This years CERG
(Competitive Earmarked Research Grant) exercise is under way with a record
1,698 applications requesting HK$1.6 billion.
Altogether, research funds being administered by the
RGC for 2002-2003 total HK$543.3 million, about 80 per cent of which will
be set aside for competitive bids. Of this years bids, 637 are for
engineering projects, 219 physical sciences, 432 biology and medicine,
and 410 for projects under humanities, social sciences and business studies.
Funding recommendations, based on the quality of proposals,
will be made by subject panels at a series of meetings from 6 to 8 June,
with results being announced within two weeks.
of proposals is the main factor used in determining how funds are allocated.
To help assess quality, the RGC collects data from institutions on an
on-going basis. The Common Data Collection Format, among other things,
compiles many kinds of self-reported data from institutions on research
In addition, each institution has to submit to the
RGC an annual research report listing research output. The reports are
circulated to the RGC and panel members for general reference.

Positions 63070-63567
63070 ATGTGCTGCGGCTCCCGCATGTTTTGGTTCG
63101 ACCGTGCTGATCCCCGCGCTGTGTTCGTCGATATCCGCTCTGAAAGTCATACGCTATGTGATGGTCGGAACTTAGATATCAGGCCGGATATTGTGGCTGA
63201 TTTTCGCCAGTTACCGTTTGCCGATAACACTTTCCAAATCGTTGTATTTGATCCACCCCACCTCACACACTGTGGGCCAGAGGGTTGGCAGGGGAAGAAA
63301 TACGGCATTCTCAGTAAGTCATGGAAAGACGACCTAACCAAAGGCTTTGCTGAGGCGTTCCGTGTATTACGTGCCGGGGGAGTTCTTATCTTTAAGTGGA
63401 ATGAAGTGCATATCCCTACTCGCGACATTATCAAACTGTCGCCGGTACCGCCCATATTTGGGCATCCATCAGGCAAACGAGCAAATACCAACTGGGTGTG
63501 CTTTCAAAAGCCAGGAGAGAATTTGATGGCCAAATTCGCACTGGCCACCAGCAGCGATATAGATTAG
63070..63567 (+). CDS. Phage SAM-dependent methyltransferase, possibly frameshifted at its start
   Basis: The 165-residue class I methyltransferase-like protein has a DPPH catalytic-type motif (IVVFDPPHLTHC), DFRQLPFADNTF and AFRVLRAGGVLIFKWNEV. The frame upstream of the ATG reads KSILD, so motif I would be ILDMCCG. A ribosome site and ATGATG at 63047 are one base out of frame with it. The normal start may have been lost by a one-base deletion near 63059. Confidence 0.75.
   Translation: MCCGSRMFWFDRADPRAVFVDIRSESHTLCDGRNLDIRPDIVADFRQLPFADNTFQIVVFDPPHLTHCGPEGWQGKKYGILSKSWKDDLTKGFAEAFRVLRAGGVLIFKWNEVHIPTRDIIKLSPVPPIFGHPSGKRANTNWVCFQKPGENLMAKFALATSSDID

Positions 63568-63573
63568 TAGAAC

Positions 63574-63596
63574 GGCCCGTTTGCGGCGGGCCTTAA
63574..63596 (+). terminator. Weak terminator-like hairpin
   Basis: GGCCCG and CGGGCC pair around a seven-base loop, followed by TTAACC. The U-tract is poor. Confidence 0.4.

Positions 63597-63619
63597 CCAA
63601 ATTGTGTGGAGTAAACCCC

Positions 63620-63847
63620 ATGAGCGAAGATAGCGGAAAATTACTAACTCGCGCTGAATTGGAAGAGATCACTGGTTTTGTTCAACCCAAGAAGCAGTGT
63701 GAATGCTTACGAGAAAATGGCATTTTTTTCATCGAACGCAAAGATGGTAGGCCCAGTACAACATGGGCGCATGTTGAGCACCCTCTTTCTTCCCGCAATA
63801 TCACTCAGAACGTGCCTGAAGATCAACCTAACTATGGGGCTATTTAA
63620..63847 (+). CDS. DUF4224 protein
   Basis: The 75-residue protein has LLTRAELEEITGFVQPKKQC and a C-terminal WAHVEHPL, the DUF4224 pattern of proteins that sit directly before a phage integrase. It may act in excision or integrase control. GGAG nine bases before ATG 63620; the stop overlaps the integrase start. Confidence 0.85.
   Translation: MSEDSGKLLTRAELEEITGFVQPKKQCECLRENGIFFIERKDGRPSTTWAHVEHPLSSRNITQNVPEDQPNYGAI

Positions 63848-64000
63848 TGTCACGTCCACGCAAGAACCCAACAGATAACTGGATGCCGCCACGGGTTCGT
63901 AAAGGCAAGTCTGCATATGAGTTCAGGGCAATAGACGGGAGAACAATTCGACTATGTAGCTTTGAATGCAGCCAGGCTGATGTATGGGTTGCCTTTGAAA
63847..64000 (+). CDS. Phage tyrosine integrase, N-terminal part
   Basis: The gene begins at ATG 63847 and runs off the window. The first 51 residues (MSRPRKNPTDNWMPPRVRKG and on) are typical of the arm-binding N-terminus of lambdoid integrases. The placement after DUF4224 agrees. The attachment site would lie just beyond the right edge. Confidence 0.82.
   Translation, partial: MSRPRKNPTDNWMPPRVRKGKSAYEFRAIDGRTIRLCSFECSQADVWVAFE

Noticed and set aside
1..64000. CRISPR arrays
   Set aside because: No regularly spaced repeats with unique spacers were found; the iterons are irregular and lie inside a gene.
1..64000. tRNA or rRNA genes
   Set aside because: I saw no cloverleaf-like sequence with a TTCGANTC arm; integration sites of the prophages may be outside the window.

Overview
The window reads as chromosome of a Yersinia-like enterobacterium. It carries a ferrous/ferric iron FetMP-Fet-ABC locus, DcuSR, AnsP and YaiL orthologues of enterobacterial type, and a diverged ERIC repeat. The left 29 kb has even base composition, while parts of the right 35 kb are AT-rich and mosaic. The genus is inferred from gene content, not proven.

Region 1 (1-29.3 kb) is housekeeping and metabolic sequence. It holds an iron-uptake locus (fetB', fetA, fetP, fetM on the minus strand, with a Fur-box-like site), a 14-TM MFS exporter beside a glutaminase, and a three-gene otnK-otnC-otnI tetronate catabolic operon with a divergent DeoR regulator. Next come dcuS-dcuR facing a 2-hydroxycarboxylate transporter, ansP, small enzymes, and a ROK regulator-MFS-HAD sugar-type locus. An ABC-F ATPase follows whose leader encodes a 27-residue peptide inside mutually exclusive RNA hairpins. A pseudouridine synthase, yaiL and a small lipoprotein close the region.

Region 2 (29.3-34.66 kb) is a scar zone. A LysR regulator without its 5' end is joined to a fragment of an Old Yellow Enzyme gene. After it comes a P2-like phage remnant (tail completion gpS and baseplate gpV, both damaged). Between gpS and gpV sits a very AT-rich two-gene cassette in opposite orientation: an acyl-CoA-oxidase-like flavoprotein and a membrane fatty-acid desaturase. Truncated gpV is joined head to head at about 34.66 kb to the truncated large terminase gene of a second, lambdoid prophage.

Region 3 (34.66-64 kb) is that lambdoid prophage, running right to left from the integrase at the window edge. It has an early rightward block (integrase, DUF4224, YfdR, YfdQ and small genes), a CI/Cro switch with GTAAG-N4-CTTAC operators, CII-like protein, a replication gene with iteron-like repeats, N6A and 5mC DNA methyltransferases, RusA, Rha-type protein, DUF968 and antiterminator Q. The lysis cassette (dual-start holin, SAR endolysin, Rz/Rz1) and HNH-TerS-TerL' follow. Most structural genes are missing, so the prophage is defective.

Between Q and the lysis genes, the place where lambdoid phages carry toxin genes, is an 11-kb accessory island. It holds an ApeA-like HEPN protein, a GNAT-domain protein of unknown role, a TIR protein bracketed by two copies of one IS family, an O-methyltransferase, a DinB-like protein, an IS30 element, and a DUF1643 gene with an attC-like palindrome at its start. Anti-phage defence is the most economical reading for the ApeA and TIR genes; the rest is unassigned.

RGC Chairman, Professor Kenneth Young, said of the
process: The data give a rough guide on the quantity of an institution's
research output but should be used with great care. To make comparisons
without properly knowing the background, the disciplinary mix and staff
mix, or even the method of data collection, and without trying to understand
quality as well, can easily lead to dangerous misinterpretations.
Changes to the reporting system have been made recently.
Prof Young added: We use the data from these reports for reference
only; they have no part in quality evaluation or the allocation of funding.
Rather, recurrent funding by UGC for research is based on the research
performance of institutions and their respective staff sizes.
A funding formula is derived from measuring the quality
of research at individual institutions, and drives the allocation of research
dollars for institutions in the UGCs triennial block grants.
Measurements are compiled via results from the Research
Assessment Exercise which, as well as reflecting generally on the quality
of research at institutions, also serves as a quality assurance process.
The exercise has been in place since 1993.